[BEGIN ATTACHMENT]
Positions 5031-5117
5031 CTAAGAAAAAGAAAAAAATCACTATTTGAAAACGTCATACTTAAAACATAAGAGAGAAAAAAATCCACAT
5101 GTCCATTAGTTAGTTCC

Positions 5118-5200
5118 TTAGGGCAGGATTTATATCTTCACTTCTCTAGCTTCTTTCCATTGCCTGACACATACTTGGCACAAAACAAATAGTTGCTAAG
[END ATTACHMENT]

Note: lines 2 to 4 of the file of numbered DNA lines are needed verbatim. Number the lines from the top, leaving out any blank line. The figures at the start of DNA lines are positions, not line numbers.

5031 CTAAGAAAAAGAAAAAAATCACTATTTGAAAACGTCATACTTAAAACATAAGAGAGAAAAAAATCCACAT
5101 GTCCATTAGTTAGTTCC

Positions 5118-5200